Prior to processing into garments or carpets, wool needs to be cleaned. It’s an energy intensive process but WoolWorks, New Zealand’s leading wool scourer, has long been a champion of environmentally sustainable practices.

The company has been working with EECA since 2016 to reduce their energy usage. As part of that journey, their latest project will see them replacing coal with electricity to power their Timaru site in a world-leading initiative.

EECA (Energy Efficiency and Conservation Authority) is investing $3.63 million through the Government Investment in Decarbonising Industry initiative (GIDI Fund), to co-fund the switch from coal to electricity at the Washdyke site near Timaru. WoolWorks (formerly known as New Zealand Woolscouring Ltd) will invest $2.79 million.

It’s one of 14 successful project applications to the GIDI Fund with the government committing almost $23m in co-funding to help businesses transition away from fossil fuels.

The funding has helped fast track the process and was the driving force behind the decision to move away from coal.

Nigel Hales, Chief Executive, WoolWorks
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"We were on a path to reduce our dependence on coal but it would probably have been closer to 2030 before we got there," says WoolWorks Chief Executive Nigel Hales. "The funding has helped fast track the process and was the driving force behind the decision to move away from coal."

"We're one of the world's best in terms of total usable energy per kilogram of wool and that started to drive our thinking in terms of how can we be better? We're continually looking at ways to reduce the impact of our operations on the environment. We've already reduced our energy by over 20 percent and this investment shows how serious we are about playing our part to address climate change."

WoolWorks washes wool so it can be processed into the next stage. They process it, blend it, and assemble it into 20 tonne lots for their export customers. The washing process is very similar to an automatic washing machine but on a much larger scale. The wool goes through six bowls of water heated at different temperatures. The scour lines are up to 100 metres long and three metres wide and contain 27 cubic metres of water, so there are significant energy costs to heat the water and run the machines.

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The GIDI funding will be used to install an electrode boiler to produce steam and an industrial heat pump to generate hot water. The project is expected to reduce over 11,000 tonnes of carbon dioxide emissions every year, the equivalent of removing 3,021 cars off the road.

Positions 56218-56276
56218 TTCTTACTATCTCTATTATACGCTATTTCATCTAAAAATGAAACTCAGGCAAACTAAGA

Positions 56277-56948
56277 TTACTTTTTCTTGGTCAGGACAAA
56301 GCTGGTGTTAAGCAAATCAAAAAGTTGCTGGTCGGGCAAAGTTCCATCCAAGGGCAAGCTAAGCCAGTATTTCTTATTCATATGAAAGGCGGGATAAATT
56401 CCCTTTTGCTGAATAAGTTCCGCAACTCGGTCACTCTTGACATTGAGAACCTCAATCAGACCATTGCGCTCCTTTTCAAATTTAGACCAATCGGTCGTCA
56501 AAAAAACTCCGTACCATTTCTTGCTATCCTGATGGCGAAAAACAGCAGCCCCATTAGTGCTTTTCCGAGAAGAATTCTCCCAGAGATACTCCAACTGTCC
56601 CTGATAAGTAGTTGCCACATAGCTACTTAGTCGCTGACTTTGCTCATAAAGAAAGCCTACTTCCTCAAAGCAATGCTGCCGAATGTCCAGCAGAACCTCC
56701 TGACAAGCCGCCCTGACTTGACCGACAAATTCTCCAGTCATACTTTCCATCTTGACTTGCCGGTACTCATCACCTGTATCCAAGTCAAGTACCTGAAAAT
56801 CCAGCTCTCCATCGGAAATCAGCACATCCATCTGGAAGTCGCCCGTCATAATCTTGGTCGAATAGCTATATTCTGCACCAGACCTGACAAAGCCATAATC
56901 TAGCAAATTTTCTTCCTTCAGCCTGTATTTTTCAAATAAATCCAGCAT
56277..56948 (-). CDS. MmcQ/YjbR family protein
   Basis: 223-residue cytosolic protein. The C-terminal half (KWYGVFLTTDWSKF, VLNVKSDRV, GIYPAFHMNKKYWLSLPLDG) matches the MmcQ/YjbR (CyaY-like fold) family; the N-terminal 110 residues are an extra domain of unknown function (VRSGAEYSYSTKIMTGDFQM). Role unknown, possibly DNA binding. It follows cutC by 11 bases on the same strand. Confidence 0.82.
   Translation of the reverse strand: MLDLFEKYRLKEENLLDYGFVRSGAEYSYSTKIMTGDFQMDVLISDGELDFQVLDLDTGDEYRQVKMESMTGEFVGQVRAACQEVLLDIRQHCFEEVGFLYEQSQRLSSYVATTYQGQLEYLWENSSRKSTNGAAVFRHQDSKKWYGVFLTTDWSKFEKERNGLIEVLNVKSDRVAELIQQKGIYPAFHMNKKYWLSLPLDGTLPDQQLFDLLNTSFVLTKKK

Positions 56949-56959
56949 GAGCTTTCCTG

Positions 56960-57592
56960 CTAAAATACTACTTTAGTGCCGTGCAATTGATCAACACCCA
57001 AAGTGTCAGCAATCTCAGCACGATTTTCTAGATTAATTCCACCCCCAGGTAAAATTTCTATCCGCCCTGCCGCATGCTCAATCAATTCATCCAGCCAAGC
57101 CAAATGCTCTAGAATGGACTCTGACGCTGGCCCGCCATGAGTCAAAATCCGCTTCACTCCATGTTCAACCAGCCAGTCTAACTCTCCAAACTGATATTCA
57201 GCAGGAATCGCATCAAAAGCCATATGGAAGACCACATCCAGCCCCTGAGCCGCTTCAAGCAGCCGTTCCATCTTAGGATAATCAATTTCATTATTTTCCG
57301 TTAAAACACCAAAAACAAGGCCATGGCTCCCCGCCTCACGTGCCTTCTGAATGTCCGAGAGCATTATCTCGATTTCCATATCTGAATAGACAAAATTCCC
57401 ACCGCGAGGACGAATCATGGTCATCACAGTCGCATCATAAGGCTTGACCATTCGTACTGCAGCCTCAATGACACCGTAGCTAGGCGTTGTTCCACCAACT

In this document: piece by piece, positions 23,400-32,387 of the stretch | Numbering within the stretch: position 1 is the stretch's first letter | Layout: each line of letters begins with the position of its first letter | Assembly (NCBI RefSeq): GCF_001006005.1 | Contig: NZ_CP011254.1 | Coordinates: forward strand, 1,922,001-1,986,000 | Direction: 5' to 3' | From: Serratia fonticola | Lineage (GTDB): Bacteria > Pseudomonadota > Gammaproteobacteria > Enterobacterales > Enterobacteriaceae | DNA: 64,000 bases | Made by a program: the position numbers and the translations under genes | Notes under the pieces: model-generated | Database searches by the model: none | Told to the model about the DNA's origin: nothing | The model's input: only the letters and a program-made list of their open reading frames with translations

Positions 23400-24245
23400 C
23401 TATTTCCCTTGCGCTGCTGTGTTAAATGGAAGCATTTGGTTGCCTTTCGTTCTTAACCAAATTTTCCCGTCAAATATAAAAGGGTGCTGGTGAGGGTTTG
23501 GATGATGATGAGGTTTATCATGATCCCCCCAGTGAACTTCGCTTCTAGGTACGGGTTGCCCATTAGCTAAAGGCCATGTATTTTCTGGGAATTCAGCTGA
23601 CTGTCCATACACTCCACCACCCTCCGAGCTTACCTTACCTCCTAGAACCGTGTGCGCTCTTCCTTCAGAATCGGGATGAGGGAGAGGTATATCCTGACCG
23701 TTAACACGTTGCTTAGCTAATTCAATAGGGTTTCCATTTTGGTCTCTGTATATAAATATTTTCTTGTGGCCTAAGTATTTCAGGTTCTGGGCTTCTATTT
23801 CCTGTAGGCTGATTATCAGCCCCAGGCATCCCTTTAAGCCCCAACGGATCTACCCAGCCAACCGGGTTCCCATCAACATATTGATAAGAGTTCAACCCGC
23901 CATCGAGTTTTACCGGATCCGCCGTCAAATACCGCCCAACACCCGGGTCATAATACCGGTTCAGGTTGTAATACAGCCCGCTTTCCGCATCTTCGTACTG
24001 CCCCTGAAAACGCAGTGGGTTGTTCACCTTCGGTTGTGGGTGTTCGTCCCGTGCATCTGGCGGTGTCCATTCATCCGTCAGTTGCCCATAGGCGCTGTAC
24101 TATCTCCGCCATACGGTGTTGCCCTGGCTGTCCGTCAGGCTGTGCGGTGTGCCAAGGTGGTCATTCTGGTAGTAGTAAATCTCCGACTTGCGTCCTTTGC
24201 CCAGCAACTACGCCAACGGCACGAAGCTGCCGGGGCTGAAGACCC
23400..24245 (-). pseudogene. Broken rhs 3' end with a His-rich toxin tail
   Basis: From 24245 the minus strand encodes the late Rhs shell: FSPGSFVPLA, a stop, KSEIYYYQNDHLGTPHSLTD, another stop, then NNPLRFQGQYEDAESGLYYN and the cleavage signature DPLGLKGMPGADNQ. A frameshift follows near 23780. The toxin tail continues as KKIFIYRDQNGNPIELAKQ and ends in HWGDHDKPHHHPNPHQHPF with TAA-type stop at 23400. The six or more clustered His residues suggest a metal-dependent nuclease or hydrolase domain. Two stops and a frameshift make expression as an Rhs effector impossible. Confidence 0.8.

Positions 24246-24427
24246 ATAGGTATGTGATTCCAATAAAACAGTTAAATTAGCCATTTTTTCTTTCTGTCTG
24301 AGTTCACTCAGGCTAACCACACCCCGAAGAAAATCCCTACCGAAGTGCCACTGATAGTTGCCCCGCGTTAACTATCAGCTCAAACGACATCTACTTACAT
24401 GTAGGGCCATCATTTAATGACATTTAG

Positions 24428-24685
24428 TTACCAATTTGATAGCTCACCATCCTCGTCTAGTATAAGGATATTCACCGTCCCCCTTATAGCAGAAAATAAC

Mr Hales says the company has made significant gains in improving the efficiency of its world-class scour operations, leading the way globally for the total useful energy usage per kilogram of wool and reducing its carbon footprint.

"Through this project we will provide the New Zealand wool sector with a unique low-carbon start to the global supply chain, which we believe will support increased demand for New Zealand wool. Rather than planting our way out of the climate change problem by purchasing pine trees to offset our greenhouse gas emissions, we are choosing to do the right thing by the environment and actually reducing our emissions."

"This was all about doing the right thing for the business, doing the right thing for the environment, and working with great partners such as EECA and Meridian Energy."

Rather than planting our way out of the climate change problem...we are choosing to do the right thing by the environment and actually reducing our emissions.

Nigel Hales, Chief Executive, WoolWorks

EECA Chief Executive Andrew Caseley says EECA has worked with WoolWorks since 2016 and supported a number of initiatives aimed at eliminating coal at the Timaru site. 

"The company's well-crafted decarbonisation pathway through EECA's Energy Transition Accelerator and their 'energy efficiency first' approach, has set WoolWorks up for success for the last stage of fuel switching in an economically sustainable manner."

WoolWorks will use Meridian's Certified Renewable Energy product to purchase renewable energy certificates to verify that the amount of electricity it uses from the grid is matched on an annual basis with electricity produced from Meridian’s certified hydro stations and wind farms.

Meridian CEO Neal Barclay recognised the commitment that WoolWorks has made to decarbonisation and combating climate change.

"WoolWorks is showing real climate leadership at a critical time. Meridian is proud to partner with WoolWorks to help reduce their environmental impact and demonstrate their commitment to climate action to their international customers."

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Background

WoolWorks is the largest wool scourer by volume in the world and handles 76 per cent of all New Zealand wool. Every year, the company's three sites in Napier, Hastings, and Timaru wash more than 100,000,000 kilograms of wool, ranging from superfine merino to crossbred. The company employs 150 people across a wide range of operational, technical, engineering, administrative and management roles.